DIY Ombré Denim. Dip dyed ombré denim has been popping up here and there and not only do we love the look, it’s super easy to do yourself! We’ve combined Tory Burch‘s dip dyed jeans and Miss Unkon‘s ombré 501s as inspiration for a pink infused DIY that could be done in a jiffy. DIY Shibori. Today marks HonestlyWTF’s four year anniversary.
Four years! To celebrate, we’re revisiting the very first tutorial we ever featured on the site: shibori tie dye. Lauren and I first discovered shibori after discovering an old photo on the web. The idea of recreating an ancient Japanese dyeing technique inspired us to spend an entire weekend experimenting with our favorite deep blue, indigo. After dyeing just about every white article of clothing in sight, our blue stained fingers excitedly uploaded the tutorial – we couldn’t wait to share it with our 30 readers. You’ll need:an indigo dye kitnatural fiber clothing or fabric2 5 gallon bucketsrubber glovessmall wood squaresrubber bandstwinea PVC pipea long wooden sticka drop clothrubber glovesscissors When choosing fabric or clothing, it’s important that made of natural fibers.
Itajime shibori is known as the shape-resist technique. Fold it again in the other direction – again, like an accordion. Wrap the twine around the fabric. DIY Turban. We’ve recently received several requests for a turban DIY and so, your wish is our command . . .
Before you start, tie your hair in a bun or ponytail. Fold a large square scarf in half into a triangle. Lay the scarf on your head with the center point of the triangle facing forward and the sides hanging down each of your shoulders. Making sure most of your hair is covered, grasp the length of each side and bring them to the top of your head, twisting twice to create a “knot”. (click images to enlarge) Once you’ve twisted the ends twice into a knot, bring both sides together to the back of your head and tie it tight. Voila, you’ve just made a turban! (top image from here, rest of images by Honestly…WTF) DIY Bleach Tie Dye. Last summer, we were obsessed with shibori indigo tie dying.
No, really . . . we just about dyed anything white in sight. So when Free People asked us to include a DIY in their guest blogger series, we knew a new tie dye project was absolutely in order. And as the weather is beginning to warm up, what better time than now to start experimenting with reverse tie dye using bleach! Black tees and tops: watch out!
To make a grid-like pattern, fold the shirt like an accordion and bind it between two pieces of wood or other flat shaped objects. Before you start bleaching, make sure you are wearing gloves and working outdoors or in a well ventilated area. The rusty brown color will slowly fade into a beautiful lighter shade as it begins to set. Your reverse bleach tie dye shirt is ready to wear! (top image from here, rest of images by HonestlyWTF) Ira Zvidrina – HowTo Wear (only) Your Boyfriends Shirt. DIY Color Blocked Pants. Color + block = the 2 words in fashion most commonly used this season.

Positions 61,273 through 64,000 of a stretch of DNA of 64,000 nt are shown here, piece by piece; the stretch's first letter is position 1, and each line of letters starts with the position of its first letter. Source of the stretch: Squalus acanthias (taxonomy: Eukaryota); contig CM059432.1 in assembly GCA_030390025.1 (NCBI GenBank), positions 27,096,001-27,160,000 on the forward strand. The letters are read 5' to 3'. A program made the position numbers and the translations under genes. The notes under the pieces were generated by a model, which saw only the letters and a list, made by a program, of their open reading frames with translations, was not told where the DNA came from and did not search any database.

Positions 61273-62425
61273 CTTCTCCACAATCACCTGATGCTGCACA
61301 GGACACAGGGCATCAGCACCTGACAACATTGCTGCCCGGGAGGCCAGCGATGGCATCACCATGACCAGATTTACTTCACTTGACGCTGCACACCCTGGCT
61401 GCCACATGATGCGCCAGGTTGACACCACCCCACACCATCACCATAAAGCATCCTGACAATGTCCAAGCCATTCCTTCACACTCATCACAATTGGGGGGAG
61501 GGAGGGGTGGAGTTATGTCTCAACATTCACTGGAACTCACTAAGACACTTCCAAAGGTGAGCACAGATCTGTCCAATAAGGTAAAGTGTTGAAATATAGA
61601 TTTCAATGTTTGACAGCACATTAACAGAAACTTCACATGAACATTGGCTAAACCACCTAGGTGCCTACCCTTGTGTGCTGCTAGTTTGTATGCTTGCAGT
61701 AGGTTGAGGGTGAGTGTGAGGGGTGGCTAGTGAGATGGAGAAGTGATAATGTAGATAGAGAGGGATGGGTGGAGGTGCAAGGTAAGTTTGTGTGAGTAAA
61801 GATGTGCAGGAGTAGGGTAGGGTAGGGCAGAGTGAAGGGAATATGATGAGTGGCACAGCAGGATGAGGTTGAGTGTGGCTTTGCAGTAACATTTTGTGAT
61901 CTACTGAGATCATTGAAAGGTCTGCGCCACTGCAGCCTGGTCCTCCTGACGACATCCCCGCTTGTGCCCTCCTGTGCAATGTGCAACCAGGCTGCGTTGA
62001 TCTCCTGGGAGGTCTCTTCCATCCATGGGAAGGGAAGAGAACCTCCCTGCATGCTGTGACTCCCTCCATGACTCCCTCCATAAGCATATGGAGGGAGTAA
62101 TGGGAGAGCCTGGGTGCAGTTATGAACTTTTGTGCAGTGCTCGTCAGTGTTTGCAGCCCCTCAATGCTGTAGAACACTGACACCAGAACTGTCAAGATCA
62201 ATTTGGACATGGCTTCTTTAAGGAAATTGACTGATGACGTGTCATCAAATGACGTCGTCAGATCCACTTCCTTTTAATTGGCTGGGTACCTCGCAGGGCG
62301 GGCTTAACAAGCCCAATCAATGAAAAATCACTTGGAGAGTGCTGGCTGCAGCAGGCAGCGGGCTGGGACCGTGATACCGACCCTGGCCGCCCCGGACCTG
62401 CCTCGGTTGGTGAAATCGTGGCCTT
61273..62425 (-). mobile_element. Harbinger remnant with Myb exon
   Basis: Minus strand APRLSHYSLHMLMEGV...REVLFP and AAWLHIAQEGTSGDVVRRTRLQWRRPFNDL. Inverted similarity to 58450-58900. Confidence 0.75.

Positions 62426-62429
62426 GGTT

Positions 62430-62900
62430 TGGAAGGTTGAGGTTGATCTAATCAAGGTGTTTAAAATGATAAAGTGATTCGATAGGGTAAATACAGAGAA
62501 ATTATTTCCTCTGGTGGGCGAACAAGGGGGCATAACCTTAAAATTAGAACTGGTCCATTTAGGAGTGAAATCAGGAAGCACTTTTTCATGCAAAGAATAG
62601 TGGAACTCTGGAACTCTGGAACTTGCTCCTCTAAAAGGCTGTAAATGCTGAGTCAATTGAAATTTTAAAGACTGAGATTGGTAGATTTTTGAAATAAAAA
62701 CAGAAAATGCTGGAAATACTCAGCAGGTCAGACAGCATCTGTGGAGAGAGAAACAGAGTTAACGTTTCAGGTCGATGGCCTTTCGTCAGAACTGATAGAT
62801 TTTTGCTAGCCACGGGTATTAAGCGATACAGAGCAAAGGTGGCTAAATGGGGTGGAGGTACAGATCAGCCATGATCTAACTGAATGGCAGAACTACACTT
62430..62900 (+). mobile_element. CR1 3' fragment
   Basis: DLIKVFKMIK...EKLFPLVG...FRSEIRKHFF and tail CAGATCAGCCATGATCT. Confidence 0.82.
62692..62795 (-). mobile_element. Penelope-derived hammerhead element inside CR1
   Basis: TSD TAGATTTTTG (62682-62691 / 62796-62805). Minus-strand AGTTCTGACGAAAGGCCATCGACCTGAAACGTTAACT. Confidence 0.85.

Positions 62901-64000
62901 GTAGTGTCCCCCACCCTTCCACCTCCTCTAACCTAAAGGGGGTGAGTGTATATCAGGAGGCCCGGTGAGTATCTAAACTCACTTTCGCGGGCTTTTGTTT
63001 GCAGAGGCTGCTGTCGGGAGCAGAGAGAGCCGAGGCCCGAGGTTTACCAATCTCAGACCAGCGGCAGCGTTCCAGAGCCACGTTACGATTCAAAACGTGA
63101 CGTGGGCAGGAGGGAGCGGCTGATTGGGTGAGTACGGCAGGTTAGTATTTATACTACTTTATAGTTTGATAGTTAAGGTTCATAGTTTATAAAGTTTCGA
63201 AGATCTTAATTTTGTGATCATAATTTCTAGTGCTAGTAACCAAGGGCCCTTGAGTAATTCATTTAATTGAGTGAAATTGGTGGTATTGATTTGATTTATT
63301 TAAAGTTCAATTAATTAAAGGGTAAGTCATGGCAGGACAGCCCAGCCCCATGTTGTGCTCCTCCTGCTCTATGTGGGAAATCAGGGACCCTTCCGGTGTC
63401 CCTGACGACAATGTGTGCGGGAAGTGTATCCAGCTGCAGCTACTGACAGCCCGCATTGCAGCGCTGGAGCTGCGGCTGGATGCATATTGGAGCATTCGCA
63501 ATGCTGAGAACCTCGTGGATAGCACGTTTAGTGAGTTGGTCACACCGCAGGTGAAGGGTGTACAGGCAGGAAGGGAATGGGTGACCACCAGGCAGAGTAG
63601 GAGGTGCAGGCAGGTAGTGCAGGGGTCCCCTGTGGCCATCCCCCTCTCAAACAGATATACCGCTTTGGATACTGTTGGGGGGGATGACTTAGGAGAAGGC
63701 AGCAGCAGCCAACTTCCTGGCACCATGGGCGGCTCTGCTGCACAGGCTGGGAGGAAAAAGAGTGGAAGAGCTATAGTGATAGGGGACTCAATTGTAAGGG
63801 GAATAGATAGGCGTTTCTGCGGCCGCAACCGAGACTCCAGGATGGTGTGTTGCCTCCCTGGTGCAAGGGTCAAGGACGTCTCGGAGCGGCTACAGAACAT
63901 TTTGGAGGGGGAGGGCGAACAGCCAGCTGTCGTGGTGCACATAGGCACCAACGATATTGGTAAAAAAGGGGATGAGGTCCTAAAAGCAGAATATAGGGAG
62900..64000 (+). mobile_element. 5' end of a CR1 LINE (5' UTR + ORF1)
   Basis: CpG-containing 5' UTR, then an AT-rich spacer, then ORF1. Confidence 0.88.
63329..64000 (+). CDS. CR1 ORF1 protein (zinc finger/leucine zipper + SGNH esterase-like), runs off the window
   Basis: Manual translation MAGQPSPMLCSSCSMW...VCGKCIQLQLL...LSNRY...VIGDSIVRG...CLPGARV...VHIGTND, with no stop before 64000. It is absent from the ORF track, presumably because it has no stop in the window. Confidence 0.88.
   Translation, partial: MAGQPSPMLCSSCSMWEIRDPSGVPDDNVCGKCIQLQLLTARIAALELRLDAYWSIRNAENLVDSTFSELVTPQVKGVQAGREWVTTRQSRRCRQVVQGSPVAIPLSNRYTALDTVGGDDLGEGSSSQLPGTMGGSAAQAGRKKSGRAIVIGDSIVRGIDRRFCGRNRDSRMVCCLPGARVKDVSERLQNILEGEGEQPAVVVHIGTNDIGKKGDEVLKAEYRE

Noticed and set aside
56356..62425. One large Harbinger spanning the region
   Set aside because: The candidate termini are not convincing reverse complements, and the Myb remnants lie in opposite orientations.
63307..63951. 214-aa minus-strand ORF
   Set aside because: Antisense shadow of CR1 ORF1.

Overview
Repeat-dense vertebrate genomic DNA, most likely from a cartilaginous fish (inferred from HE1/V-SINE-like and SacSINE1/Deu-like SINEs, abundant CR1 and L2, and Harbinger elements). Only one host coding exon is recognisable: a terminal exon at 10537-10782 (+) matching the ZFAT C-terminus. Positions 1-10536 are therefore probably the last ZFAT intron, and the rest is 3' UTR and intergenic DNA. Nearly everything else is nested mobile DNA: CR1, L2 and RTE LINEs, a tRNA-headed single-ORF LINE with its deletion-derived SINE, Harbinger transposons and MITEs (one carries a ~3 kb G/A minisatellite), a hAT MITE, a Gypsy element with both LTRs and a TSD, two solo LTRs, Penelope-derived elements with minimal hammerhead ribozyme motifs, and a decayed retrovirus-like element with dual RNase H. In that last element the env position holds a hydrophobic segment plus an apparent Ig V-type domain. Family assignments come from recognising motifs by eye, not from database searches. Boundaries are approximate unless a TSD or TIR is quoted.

It was just a matter of time before we’d incorporate this much loved trend into a DIY. And thanks to Tommy Ton‘s color blocked pants, spotted at New York Fashion Week, we were finally inspired to give an old pair of chinos a much needed makeover! You’ll need: Depending on the length of the pants, measure 12-16 inches from the bottom hem to the calf. Use a long piece of masking tape to tape off one leg. Start painting, using generous amounts of paint. Once the legs have been painted, allow it to dry completely. DIY Bow Tie. A couple of weeks ago, we celebrated FNO by DIYing bow ties and neckties from scraps of denim at Madewell – because honestly, who isn’t borrowing a bit of inspiration from the boys this season?
Today we’ll be showing you, who may have missed the event, how to DIY a bow tie with luxurious, Dolce & Gabbana-inspired velvet. Before you know it, you’ll be well suited and ready to channel your inner Marlene Dietrich! You’ll need:a 6″ x 3.5″ piece of velveta 0.75″ x 2.5″ piece of velveta 1″ pin backa glue guna rulera pen Start by drawing a vertical line and a horizontal line, dividing the rectangle into 4 equal quarters. Pinch the intersecting lines and pick up the velvet. Flip the piece over, while still pinching the backside, and place a drop of hot glue in the center.
Place another drop of glue on the front side and fold the fabric closed. Turn the bow on its backside and glue the tip of the velvet strip to the center. Glue a pin back to the back of the bow. Your velvet bow tie is finished!